While there is widespread belief in the reliability of the COSPAS/SARSAT system, I'm not sure how much actual published data is available. My suspicion is that the reliability is not too far different from the other options. The good news is that a third layer of satellites (MEOSAR) will soon come online that will allow the relaying of the GPS data from "moving" satellites, as well as confirmation that the signal has been received. This should increase reliability and provide better coverage for polar regions.

The pluses: It's quite small and light, and has no operating fees beyond the initial purchase. The odds of it working are pretty good, and you can pretty much toss it in your pack and forget about it. (I.e. no need to remember to recharge it before your trip.)

The minuses: No way to know if your signal was received, or to correct erroneous location data. If you're solo and are incapacitated before you can trigger it, there is no tracking data to help find you.

The other systems: I went with an inReach for the 2-way messaging and the perceived reliability of the Iridium system compared to GlobalStar. (This provides worldwide coverage and message relaying similar to how the above-mentioned MEOSAR system will work.) Note that the non-PLB systems do not have radio beacons that can be homed-in on as a last resort. I don't worry about transmitter strength because those GEOSAR birds are about 40x further away than the Iridium birds; of course the PLB needs to shout "louder".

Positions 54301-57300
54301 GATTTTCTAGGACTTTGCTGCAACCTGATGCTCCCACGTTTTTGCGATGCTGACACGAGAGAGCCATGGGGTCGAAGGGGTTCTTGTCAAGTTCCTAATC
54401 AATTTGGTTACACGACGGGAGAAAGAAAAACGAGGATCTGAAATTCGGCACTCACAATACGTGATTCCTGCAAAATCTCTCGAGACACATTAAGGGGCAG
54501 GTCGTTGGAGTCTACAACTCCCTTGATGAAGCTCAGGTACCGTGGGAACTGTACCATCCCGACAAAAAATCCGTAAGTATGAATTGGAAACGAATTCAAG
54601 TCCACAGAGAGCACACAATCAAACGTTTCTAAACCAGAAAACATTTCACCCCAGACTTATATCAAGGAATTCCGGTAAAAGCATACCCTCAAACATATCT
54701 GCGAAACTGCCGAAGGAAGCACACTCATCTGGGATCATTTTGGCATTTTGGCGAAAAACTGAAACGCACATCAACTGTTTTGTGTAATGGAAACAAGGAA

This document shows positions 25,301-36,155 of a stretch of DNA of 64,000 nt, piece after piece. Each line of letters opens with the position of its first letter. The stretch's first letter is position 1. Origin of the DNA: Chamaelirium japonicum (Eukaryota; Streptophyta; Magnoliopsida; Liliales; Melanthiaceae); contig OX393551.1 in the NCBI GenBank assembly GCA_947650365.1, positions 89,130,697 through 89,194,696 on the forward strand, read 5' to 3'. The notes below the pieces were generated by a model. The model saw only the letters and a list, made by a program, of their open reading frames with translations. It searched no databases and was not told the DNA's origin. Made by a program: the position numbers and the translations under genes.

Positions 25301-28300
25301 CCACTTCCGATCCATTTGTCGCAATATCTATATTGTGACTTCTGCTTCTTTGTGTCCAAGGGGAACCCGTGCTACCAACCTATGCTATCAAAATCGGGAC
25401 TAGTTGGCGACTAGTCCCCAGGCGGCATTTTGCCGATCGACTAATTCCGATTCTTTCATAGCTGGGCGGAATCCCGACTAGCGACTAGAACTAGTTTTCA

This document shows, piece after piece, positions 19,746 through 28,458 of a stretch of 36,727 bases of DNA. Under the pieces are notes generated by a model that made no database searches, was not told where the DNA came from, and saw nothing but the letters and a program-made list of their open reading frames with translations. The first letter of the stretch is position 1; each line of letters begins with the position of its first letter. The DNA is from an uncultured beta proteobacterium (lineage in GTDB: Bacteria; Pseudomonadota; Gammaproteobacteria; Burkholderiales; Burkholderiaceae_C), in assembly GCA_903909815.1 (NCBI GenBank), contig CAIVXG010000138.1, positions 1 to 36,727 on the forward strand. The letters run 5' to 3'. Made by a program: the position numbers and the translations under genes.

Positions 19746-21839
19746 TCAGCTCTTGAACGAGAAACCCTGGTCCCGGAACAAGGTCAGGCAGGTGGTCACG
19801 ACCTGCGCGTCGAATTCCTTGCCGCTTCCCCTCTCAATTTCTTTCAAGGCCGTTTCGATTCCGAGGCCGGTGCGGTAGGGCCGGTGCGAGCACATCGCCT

@Woodsy: I also know of at least one case (NH's White Mountains in 2015) where a Spot provided erroneous locations that confused the rescue attempt. I believe there are others; that is the nature of the technology. GPS-derived locations can contain significant error in cases, although I expect such errors are far more likely for the non-GPS-derived locations.

Bottom Line: Yes, I would recommend this product to a friend.
Help other readers find the most helpful reviews
Was this review helpful to you? 
Yes
 
No

0 of 1 people found the following review helpful:
  • 1
  • 2
  • 3
  • 4
  • 5
   Jul 31, 2016 - 02:59pm
Woodsy · Backpacker · California
My experience is not with this specific product but with PLBs in general. I work in SAR and have been gathering information on emergency signalling devices for a few years now. I would use great caution in buying one. There are potential errors inherent in the technology and data interpretation in arriving at a location solution, once the emergency button is activated.

The good news is the location might map exactly where you are. But there are a number of cases where PLB/ELT/EPIRB activations give a range of locations. The data is sent to the Air Force Rescue Coordination Center. They interpret it according to algorithms they've developed. They involve a merge of the GPS position and the doppler solution provided by subsequent satellite passes.

Perhaps too much information, but I know of a number of activations where the signal was not close (that is, more than a couple of miles). Perhaps this product has tech that mitigates the problems inherent in PLBs but I'd recommend taking a closer look at the InReach. They might exist, but I know of no incorrect location coordinates for emergency activations by SPOT or InReach.

Bottom Line: No, I would not recommend this product to a friend.
Help other readers find the most helpful reviews
Was this review helpful to you? 
Yes
 
No


Have you used the ACR ResQlink 406 Personal Locator Beacon?
Don't hold back. Share your viewpoint by posting a review with your thoughts...

Write a Review on this Gear
Helpful Buying Tips

Unbiased.